Im sitting here on Hogmanay thinking back to my childhood days, when Hogmanay was a much anticipated event in our house, and in those of our neighbours. My mum used to spend the day cleaning and polishing the surrounds (nae fitted carpets then)and the lobby, and the smell of Mansion Rose floor polish prevailed! The messages were delivered about tea time, and included the annual purchase of sultana cake, madeira cake, shortie, cuddle-ma-deerie or raspberry cordial. In later years the boat was pushed out to include extra cheese and pineapple chunks for the awfy posh combination on a cocktail stick. There was never any alcohol in our house at any other time of the year, and it seemed like a bottle of whiskey went a long way back then, as well as the dozen or so Whitbreads screw-tops or wee bottles of Piper Export. There was also a bottle of sherry for the ladies, and one year my granny produced some home made advocaat,and everybody was treated to a "Snowball". Sometimes a few bottles of Babycham were included in the array of drinks (remember the telly advert "I'd love a Babycham" with the little Bambi bouncing about the screen turning mediocre drinks into sparkling perry). We kids had to go to bed as usual, but were always woken by the arrival of the folk from upstairs just after midnight. We were then allowed to get up and listen to the sing song which inevitably got going. I can still hear those old songs - "Twelve and a tanner a bottle" the party piece of the mannie upstairs, and "My ain Folk" which was guaranteed to have my mum in tears, as did "Auld Scotch Mither Mine". There was never any trouble, and nobody got the worse for wear. Great, great memories. Of course, in later years, we were allowed to go to the Steeple and then on to "First Fit" round our pals' houses, and again, there was only good-natured fun from the huge crowds. I cant recall so much as a window being broken then. Ah well, I suppose it'll be the telly (rubbish as usual) and then a wee dram at the bells, before bed. Happy New Year to everyone, when it comes!!! Keep posting.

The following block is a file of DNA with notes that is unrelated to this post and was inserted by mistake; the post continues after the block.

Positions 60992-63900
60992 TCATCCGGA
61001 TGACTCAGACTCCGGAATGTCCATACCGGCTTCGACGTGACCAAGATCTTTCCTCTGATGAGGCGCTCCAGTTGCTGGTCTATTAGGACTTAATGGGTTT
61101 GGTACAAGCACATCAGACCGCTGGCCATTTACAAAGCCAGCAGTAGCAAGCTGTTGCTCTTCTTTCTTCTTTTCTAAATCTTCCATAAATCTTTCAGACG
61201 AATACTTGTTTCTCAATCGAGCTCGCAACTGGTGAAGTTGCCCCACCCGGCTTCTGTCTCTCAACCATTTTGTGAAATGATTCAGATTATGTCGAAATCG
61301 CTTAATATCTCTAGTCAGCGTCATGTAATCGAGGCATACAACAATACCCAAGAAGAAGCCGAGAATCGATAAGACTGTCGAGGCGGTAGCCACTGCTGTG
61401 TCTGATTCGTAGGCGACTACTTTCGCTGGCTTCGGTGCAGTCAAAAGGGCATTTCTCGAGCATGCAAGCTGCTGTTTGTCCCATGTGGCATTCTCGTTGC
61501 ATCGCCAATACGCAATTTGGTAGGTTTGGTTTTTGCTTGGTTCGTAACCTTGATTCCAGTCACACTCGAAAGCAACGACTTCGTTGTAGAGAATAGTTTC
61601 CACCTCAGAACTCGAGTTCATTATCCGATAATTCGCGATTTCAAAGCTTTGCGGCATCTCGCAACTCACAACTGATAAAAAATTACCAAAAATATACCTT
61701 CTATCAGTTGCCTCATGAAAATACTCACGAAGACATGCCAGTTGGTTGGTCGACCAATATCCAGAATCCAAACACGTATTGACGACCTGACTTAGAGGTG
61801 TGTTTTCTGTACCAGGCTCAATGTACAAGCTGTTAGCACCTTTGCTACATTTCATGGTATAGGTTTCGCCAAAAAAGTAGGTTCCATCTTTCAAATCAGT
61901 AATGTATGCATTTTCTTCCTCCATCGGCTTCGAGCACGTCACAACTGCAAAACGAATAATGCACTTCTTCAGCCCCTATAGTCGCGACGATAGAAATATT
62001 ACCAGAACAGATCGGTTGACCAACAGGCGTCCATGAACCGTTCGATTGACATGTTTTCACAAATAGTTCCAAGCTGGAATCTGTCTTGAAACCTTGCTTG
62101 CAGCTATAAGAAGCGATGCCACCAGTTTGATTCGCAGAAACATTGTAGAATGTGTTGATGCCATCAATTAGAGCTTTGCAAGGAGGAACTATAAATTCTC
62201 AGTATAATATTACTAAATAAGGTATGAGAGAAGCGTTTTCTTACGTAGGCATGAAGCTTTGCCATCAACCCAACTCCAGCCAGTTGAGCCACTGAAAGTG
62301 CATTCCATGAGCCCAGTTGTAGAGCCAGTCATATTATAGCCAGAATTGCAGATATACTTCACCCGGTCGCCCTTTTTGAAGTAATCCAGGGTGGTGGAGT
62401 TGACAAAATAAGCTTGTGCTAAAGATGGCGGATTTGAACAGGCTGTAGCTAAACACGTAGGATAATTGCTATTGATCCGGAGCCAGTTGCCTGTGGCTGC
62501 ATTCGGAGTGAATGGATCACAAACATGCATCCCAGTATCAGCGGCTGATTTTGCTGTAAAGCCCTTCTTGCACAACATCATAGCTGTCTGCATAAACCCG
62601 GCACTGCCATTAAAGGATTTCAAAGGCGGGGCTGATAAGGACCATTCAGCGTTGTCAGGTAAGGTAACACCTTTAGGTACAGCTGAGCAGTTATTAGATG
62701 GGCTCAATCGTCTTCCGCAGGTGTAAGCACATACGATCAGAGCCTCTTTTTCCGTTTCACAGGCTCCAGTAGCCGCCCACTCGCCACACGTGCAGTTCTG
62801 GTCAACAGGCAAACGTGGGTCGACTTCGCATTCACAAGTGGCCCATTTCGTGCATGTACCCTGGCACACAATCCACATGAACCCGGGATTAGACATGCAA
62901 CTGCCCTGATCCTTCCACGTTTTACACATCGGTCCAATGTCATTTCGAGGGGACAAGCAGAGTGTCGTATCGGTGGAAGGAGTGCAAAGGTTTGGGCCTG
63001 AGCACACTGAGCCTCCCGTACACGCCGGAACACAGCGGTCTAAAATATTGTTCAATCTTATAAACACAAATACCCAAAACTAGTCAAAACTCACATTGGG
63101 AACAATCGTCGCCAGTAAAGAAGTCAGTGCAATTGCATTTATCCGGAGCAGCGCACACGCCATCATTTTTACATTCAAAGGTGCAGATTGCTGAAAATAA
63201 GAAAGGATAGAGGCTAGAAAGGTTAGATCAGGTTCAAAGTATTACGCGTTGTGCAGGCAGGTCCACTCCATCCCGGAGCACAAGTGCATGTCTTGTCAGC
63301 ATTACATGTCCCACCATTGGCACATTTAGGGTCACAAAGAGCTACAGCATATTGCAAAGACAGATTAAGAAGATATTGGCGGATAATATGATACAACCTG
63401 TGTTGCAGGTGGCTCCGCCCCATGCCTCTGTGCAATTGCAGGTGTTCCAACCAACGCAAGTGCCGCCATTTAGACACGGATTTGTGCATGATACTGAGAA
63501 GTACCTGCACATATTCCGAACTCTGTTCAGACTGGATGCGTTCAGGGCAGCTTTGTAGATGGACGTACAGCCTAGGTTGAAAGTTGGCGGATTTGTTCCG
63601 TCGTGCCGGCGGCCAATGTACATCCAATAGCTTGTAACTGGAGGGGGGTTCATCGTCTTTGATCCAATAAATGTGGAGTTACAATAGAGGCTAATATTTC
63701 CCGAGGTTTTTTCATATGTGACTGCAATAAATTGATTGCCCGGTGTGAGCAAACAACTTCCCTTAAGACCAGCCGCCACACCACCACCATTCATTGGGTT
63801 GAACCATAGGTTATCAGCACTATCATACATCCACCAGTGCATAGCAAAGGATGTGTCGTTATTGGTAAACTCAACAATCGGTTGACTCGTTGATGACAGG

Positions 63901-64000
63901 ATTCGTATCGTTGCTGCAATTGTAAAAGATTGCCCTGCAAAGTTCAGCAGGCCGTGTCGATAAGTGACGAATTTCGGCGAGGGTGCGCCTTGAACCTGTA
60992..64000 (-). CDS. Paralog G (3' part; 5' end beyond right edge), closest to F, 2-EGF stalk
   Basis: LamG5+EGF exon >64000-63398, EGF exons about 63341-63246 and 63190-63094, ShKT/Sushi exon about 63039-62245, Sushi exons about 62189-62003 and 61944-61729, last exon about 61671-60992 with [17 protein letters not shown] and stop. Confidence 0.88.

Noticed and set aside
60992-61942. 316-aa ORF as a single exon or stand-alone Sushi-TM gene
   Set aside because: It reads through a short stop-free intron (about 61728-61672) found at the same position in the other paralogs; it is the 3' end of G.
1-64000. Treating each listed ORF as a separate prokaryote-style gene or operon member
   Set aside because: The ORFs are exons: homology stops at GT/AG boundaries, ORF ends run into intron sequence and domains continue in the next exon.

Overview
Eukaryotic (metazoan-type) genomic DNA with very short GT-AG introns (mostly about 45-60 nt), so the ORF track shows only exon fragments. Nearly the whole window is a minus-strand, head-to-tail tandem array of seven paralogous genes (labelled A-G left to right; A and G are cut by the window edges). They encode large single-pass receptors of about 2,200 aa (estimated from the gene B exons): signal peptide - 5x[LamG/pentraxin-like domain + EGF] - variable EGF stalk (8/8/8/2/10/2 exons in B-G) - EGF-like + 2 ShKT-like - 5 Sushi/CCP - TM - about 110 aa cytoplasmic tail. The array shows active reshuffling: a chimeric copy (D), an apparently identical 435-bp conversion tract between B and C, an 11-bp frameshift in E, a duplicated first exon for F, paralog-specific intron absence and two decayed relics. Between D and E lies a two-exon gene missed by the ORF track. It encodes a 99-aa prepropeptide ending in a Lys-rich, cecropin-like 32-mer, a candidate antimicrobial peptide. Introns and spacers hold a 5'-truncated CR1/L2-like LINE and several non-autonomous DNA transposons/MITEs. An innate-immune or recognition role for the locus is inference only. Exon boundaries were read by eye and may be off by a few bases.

stan